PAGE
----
Both the ribs and the sausage are served in generous-size portions — more than enough to be filling for one person or possibly two less-hungry patrons. Don’t make the mistake of thinking this marketplace is serving appetizer-size portions, as is done at kiosks during Epcot food and beverage festivals. If you want to sample several dishes, plan accordingly!
I recently spoke with Animal Kingdom’s chef de cuisine Albert Youngman about how foods were created for Harambe Market — specifically how he and his team chose flavors that would be palatable to guests who might not be accustomed to typical African foods.
“The earth tones of the flavors and the actual flavors that come from the cardamom and the coriander and cumin and things like that are very much tasted in all of our food [at Harambe Market], but it’s not overdone to where it’s offensive to our guests,” Youngman said. “So, we tried to get a balance with the food. So, you take the African corn dog, for instance. People sometimes are scared of curry, right? Curry means hot. But [the corn dog] is not really hot. It actually has more of an earth tone and a sweetness to it and we incorporate it with our sweet corn batter that helps that flavor kind of mend together.”
On a second visit to Harambe Market for a media event, my family and I sampled the skewered chicken, which we missed the first time, and found it to be rather plain, not offering the interesting flavors of the other foods we’ve come to enjoy there. Still, Youngman said it is the most popular item at Harambe Market — both for adults and children. Perhaps that’s because it’s not a culinary risk for most people. Yet, this is exactly the place to try something new, he said. “If you just go out of your element a little bit, I’m sure you’ll enjoy it.”
At Harambe Market, guests seat themselves at the outdoor tables. Because of the crowds, we started at a table that was in the sun. When an umbrella table emptied, we jumped at the chance to sit in the shade, which definitely made our experience more pleasant. The marketplace is, of course, creatively decorated and the Wildlife Express train to Rafiki’s Planet Watch passes by in the back on a regular schedule. Disney officials have said that live entertainment eventually will be offered in the marketplace, as well.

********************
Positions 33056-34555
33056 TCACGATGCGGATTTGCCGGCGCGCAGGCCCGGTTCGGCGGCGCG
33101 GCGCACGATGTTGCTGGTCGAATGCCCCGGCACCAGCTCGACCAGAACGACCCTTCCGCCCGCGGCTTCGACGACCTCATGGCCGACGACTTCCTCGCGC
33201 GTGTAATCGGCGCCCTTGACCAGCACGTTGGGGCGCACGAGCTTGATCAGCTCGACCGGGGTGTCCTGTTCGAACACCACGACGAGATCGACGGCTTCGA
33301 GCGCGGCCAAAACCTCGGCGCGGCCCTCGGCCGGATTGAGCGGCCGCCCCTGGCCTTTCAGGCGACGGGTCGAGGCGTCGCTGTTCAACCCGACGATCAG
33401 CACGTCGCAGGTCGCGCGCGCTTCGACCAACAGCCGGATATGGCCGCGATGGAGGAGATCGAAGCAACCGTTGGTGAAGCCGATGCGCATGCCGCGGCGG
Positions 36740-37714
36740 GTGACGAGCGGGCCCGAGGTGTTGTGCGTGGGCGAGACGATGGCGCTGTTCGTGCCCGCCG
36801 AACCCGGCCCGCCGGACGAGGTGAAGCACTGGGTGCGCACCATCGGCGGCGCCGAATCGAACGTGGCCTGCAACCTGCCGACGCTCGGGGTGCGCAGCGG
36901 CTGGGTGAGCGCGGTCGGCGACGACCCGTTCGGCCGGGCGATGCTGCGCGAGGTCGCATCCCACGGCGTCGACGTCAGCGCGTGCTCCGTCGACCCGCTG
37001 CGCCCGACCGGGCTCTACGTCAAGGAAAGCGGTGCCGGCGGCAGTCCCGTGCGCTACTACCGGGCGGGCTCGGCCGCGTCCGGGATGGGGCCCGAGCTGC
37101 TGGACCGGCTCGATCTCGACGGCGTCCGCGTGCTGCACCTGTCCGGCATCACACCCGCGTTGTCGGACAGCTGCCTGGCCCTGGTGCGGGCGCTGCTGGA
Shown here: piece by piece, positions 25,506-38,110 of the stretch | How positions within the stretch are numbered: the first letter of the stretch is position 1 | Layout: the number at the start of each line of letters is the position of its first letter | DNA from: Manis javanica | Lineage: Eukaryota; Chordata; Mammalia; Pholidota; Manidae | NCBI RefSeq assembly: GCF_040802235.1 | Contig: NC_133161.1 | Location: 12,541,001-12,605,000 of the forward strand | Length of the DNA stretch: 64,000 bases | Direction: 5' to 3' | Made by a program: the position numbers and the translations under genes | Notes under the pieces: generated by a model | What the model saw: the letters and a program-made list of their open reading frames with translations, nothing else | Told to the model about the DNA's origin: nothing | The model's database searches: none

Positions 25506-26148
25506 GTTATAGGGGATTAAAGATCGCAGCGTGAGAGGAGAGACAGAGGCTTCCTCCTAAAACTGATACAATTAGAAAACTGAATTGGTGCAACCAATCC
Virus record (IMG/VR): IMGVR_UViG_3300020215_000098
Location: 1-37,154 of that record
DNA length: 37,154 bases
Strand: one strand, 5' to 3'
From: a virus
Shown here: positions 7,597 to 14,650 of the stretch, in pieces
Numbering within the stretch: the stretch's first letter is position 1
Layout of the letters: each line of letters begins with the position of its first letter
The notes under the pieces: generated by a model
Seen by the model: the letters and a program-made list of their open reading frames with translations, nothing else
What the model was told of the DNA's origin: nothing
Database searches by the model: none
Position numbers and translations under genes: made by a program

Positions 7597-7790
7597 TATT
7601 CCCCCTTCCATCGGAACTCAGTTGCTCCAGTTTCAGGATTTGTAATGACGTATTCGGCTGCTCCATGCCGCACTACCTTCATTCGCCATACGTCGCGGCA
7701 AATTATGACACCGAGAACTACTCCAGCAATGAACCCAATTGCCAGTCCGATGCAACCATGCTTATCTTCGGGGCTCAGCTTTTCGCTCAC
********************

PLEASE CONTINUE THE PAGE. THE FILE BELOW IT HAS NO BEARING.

During the media event, I also spoke with Imagineer Emily O’Brien, who was the lead designer for Harambe Market. You can read about how the new restaurant was developed and what it’s like to be an Imagineer here.
Last month, Zuri’s Sweets Shop opened across from Harambe Market. This African-themed shop is the first dedicated consumables store, said Steven Miller, Walt Disney World Merchandise Communications Manager. It features three new lines of goodies: one based on “The Lion King,” one inspired by the bold and colorful African Kente cloths, and one that celebrates African spices and flavors. Miller talks to me about the tasty treats in the video below:
We found Harambe Market to be a fun — and tasty — addition to the quick-service restaurants at Animal Kingdom. The African flavors offer guests exciting alternatives to the traditional sandwiches, salads, burgers and fries that we’ve come to expect at counter-service restaurants at Walt Disney World, and there are enough kid-friendly choices to please the little ones.
The trek to the far corner of the park might be a far one from the front gates of Animal Kingdom, but, based on our recent dining experience, the journey there is a rewarding one if you’re looking for good food in a uniquely themed atmosphere. But, just as you would on the savannah grasslands west of Nairobi, try to find a nice shady spot to enjoy your lunch unless you want to end up feeling as baked as the Chef Mwanga’s special.
Enjoy this video of the Harambe Market:
DISCLAIMER: I was a guest of Walt Disney World for my second visit to Harambe Market. The first visit was at my own expense. This did not affect my story; my opinions are my own.